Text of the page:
Topic: Beer Evaluation

44 result(s).

Troubleshooting Homebrew & Avoiding Common Mistakes

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In the early years as a rookie homebrewer, there were many times where I poured myself a beer from a newly readied batch and said, “You know, this didn’t turn out quite how I expected.” Most of these variations were fairly minor and the beer was still quite good, just different than anticipated. Admittedly there


Quality Control & Testing Beer: Tips from Pros

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Behind many great brews are scientists testing and tasting beers in the lab. In fact, every beer — be it commercial or homebrew — can benefit from better quality control. Two beer lab experts share their advice. Brewer: Luke Chadwick, Bell’s Brewery in Kalamazoo, MI We run three testing programs at Bell’s: analytical, microbiological, and


Figuring Out Off Flavors

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Stone Brewing Co.’s Quality Assurance Supervisor discusses how to set up a proper off flavors panel at home.


Pairing Beer and Cheese: Tips from the Pros

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Beer and cheese taste great. Let three experts explain how they can be even better together.


Evaluating Beer

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Once your beer is bottled or kegged, you’re done, right? Actually, you’ve got one task left as a brewer — evaluating your beer. Critically tasting your own beer can reveal avenues for improvement in your homebrewing.


Evaluating Beer: Tips from the Pros

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Michelle Brown, Steve Parkes and Gordon Strong give tips on tasting your homebrew critically.


BSI: Brew Scene Investigation

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Follow the case of the sweet stout that went sour, and learn about the potential contaminants that may be lurking in your brewery.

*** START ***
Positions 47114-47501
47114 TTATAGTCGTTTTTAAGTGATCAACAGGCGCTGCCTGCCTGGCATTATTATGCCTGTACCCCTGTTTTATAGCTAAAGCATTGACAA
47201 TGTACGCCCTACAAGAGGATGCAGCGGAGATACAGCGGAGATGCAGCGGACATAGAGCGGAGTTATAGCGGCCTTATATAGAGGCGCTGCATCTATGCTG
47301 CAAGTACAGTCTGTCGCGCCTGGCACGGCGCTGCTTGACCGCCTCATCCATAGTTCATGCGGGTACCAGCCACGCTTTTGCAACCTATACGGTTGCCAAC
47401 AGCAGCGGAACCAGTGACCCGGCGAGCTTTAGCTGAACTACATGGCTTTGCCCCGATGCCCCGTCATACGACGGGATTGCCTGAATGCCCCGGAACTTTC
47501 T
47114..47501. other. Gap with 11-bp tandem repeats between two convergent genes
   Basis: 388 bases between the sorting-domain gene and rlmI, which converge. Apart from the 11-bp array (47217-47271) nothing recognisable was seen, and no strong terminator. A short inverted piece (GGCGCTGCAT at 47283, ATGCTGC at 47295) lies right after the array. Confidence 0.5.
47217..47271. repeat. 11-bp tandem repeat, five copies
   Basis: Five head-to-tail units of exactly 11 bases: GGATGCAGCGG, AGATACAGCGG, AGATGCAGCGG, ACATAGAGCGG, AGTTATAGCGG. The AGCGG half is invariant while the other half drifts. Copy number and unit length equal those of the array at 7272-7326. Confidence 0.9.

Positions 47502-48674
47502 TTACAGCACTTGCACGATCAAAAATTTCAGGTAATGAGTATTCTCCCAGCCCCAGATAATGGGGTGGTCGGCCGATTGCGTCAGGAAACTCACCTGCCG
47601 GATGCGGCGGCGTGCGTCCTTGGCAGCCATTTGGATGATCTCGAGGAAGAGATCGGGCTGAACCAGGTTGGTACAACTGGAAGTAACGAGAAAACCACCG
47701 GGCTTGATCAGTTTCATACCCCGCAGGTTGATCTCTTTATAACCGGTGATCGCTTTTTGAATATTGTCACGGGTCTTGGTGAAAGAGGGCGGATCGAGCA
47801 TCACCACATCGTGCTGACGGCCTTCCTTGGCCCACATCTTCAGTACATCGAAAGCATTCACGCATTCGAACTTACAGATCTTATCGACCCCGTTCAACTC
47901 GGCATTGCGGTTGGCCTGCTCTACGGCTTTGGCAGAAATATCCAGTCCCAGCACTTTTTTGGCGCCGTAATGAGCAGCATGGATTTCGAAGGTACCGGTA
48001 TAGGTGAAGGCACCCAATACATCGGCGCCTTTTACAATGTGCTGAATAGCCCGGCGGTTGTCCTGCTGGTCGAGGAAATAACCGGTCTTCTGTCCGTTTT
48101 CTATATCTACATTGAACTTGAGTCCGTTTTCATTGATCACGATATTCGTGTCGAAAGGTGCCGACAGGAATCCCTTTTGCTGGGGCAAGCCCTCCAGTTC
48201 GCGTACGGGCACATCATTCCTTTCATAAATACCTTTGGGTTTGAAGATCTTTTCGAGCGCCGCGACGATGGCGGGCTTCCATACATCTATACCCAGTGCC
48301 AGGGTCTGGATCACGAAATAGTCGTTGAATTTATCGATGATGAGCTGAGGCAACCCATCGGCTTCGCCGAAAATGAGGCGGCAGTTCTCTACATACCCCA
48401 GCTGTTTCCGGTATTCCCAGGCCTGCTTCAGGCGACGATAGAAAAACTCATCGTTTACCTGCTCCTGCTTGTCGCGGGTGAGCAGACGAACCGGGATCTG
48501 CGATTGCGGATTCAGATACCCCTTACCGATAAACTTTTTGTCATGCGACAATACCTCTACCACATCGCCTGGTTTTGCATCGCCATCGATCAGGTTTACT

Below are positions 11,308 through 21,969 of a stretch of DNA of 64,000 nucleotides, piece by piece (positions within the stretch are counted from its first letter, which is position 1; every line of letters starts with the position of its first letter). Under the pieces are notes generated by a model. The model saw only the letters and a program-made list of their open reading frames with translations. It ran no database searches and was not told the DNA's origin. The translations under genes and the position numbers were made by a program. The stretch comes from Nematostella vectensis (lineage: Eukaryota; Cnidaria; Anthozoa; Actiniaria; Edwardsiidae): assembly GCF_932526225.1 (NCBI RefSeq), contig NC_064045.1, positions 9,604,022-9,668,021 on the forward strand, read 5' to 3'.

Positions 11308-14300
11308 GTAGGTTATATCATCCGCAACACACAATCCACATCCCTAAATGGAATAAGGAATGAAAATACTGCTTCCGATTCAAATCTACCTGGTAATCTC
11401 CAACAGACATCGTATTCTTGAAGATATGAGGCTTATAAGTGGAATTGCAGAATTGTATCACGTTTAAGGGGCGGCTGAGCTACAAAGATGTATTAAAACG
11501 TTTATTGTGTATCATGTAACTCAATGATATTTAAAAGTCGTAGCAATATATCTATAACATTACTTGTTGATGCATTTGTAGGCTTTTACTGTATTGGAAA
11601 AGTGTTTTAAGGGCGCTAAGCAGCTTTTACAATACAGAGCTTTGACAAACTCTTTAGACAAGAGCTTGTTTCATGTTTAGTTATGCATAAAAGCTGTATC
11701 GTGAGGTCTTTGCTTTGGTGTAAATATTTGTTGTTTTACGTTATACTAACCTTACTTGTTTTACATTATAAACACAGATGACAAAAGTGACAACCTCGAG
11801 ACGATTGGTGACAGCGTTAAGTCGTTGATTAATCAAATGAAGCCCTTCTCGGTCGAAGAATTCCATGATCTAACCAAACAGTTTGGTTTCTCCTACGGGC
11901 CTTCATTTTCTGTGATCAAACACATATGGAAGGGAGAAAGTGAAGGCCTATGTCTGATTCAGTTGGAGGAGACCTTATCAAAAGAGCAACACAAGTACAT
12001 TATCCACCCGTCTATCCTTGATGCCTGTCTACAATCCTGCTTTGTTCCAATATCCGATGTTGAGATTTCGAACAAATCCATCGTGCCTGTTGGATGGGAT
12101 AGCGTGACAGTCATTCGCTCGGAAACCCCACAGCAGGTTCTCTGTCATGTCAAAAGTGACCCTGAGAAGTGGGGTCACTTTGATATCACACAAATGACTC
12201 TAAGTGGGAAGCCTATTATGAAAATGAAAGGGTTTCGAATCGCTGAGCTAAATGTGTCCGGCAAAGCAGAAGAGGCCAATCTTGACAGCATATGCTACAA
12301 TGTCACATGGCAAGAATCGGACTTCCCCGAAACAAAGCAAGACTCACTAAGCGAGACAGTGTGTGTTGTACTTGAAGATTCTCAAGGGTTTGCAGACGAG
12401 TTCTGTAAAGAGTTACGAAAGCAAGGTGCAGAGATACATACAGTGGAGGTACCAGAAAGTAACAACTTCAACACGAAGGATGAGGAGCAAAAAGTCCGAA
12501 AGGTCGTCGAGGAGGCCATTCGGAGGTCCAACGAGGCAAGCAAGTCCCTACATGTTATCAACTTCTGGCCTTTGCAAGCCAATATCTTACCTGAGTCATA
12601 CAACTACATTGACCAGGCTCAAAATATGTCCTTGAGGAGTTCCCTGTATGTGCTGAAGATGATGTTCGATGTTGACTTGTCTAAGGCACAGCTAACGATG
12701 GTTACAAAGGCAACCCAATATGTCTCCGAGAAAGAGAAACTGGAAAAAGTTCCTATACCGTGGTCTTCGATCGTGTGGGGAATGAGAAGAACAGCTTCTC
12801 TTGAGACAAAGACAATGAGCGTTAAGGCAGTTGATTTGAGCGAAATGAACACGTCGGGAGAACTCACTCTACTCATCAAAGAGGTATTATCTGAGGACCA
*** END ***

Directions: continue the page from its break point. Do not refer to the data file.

Green Peach flavors

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One thought comes to mind and that is acetaldehyde. Almost all homebrewers know about diacetyl and are often taught to dislike diacetyl with vigor. I am one of those brewers who really detests diacetyl in most beers. Oddly enough, I like a big buttery red wine or an oaky chardonnay with detectable diacetyl coming from


Troubleshooting Homebrew Techniques

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How to troubleshoot problematic beers and get back on track as fast as possible. A step by step guide to the most effective approach to fixing a bad batch.


Reduce the amount of phenolics in a beer?

FREE

You are correct that a yeast strain is the most common cause of phenolic aromas in beer. The classic clovey, phenolic producing yeasts are those used for German-style hefeweizens. These yeasts convert


Dealing with Diacetyl: Tips from the Pros

FREE

We butter up three professional brewers and get them to dispense knowledge on dealing with dreaded diacetyl.


Diagnosing Beer Problems: Tips from the Pros

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How to diagnose your beer’s problems — including DMS, oxidation and diacetyl — and fix them the next time you brew.


44 result(s) found.